HOLMBERG: Monumental task for Monumental Church in Monument City

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RICHMOND, Va. (WTVR) -- Richmond is known as a City of Monuments, but one of its least-known monuments is one of its most renowned.

Monumental Church is considered to be the second most historically significant building in Richmond, after Thomas Jefferson’s State Capitol building.

It’s being restored to its initial greatness – at least as close as possible – for its 200th anniversary late this year . . . right down its original paint scheme.

Monumental Church was built 200 years ago to commemorate the 72 people who died on this exact site during the infamous 1811 Richmond Theatre fire. Their remains are buried in a crypt below.

The church was commissioned by Chief Justice John Marshall and chiefly designed by architect Robert Mills, the man behind the Washington Monument in DC. Mills is considered to be the first American-born architect and a man schooled and greatly influenced by Thomas Jefferson.

Jefferson was fond of architectural finishes that made plaster look like marble, or pine like mahogany.

Elaine Tucker-Haviland, a local expert in historic architectural decorative painting shows how she does it in our video report.

And we also got to wander around and film this building, one of America's earliest and most distinctive Greek Revival churches and an important domed structure.

It’s owned by the Historic Richmond Foundation and the restoration is being underwritten by Neil and Sara Belle Novermber, explained Leslie Naranjo, director of Preservation Services for HRF.

There’s a safe, winding staircases, many arched windows, domed masonry and, of course, a domed roof that once was a high point on the Richmond skyline.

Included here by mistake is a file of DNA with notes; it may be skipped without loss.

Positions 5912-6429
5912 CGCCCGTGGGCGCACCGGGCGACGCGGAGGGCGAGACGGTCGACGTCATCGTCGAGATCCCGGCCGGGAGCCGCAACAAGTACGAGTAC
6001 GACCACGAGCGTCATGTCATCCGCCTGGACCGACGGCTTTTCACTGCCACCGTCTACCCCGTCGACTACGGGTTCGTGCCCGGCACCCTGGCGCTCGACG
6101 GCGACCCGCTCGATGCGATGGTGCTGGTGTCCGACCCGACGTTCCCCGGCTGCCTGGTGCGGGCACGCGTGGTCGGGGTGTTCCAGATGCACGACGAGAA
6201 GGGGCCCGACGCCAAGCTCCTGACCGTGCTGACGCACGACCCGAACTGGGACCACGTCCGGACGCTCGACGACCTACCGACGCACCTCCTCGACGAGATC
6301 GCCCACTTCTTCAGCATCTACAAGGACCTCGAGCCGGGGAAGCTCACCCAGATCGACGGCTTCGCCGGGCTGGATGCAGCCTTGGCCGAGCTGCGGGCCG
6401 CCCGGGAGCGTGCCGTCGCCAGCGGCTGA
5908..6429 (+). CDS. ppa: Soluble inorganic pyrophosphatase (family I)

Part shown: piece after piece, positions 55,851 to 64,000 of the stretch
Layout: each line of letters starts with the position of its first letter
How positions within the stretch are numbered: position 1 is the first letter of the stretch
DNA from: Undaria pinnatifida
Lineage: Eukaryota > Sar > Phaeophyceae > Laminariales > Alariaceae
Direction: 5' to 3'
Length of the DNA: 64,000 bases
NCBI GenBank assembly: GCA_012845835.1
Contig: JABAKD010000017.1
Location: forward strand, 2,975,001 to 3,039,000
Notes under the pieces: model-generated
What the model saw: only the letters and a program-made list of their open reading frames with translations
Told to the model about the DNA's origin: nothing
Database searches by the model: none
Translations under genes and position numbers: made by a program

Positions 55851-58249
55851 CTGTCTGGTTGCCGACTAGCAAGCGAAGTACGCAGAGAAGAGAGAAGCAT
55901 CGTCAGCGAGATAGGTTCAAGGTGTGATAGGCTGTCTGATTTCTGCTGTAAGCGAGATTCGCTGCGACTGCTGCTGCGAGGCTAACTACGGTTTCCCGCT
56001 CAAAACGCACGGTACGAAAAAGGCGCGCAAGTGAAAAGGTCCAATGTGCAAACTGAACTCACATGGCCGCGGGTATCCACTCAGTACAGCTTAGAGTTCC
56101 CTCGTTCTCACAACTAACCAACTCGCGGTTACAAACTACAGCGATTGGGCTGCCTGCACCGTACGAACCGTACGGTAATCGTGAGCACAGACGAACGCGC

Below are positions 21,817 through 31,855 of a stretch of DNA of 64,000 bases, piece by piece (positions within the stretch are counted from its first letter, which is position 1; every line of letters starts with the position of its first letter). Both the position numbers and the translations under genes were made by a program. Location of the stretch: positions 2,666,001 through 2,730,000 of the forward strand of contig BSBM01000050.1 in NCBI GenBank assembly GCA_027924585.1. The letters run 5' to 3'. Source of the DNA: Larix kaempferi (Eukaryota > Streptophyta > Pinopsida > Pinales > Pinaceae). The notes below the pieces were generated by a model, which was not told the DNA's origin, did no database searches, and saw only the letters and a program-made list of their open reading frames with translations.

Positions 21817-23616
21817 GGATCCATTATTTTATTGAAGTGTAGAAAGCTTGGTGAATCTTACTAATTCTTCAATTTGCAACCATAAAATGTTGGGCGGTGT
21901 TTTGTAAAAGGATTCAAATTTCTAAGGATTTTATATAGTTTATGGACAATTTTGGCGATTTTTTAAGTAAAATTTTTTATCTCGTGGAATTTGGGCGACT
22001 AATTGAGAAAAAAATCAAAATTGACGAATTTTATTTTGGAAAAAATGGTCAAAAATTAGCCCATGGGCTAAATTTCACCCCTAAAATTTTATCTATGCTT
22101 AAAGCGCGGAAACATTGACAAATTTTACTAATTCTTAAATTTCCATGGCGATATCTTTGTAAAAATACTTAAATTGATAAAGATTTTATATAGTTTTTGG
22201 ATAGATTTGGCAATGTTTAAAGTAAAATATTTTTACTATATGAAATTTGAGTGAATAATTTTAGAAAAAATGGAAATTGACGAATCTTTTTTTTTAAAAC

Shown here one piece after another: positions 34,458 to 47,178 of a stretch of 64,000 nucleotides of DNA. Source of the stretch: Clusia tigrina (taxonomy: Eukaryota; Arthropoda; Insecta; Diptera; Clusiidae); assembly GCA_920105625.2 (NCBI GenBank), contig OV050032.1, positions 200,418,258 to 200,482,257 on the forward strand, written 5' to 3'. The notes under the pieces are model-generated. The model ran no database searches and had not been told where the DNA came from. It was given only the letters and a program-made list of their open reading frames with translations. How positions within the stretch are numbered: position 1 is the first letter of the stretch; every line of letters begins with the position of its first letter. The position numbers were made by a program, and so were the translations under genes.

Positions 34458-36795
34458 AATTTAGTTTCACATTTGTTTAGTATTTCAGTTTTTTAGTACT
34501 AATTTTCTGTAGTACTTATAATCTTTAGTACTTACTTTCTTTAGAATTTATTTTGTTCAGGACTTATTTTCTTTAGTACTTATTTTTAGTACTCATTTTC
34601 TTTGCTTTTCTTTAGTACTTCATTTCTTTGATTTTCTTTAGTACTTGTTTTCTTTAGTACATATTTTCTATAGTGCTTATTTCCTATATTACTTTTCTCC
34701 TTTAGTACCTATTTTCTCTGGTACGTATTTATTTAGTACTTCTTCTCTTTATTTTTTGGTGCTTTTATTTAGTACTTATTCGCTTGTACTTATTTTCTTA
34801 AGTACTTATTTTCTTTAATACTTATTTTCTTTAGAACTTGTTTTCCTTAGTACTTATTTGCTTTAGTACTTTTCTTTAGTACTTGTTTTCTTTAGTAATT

• Meredith Henne Baker

    Thank you for linking to my website (www.theaterfirebook.com) at the bottom of your article! Readers are welcome to browse and learn more about the victims of the fire, the city of Richmond in the early 19th century, the controversies around the building of Monumental Church, and my book, “The Richmond Theater Fire: Early America’s First Great How wonderful to see up close the beautiful restoration work currently underway at Monumental Church–I’m glad you’re covering this historically important project.
    Those interested in Monumental’s history may find an interesting source in George Fisher’s book “History and Reminiscences of the Monumental Church,” out of print but available on google books.

  • Tom Driscoll

    Part of Henley Street Theatre Company and Richmond Shakespeare’s “Scandals and Tragedies: Theatre in the Headlines of History” series of dramatic readings coming next season:

    On December 26th, 1811, an excited crowd of theatergoers had packed themselves into the Richmond Theatre to see a double bill of a play and a pantomime.

    The play was “The Father, or Family Feuds”–a translation from French comedy by Diderot–about a young nobleman who falls in love with a poor girl. His family threatens to send her to a convent—and much hilarity ensues. The pantomime that followed it was “Raymond and Agness, or The Bleeding Nun”—a Gothic story of the Bleeding Nun who haunts the castle of Lindberg.

    On that fateful night, 518 adults and 80 children were enjoying the performance in the Richmond Theatre on Broad Street, when a chandelier in the theatre started a fire. The flames were fed by the hanging drops on the stage and soon roared out of control. The audience panicked and stampeded the doors. 72 died in the fire: 54 women and 18 men, including Governor George William Smith, and former Senator Abraham Venable. It was the worst urban disaster of all time in the country.

    Presented in January 2015 (location to be determined)


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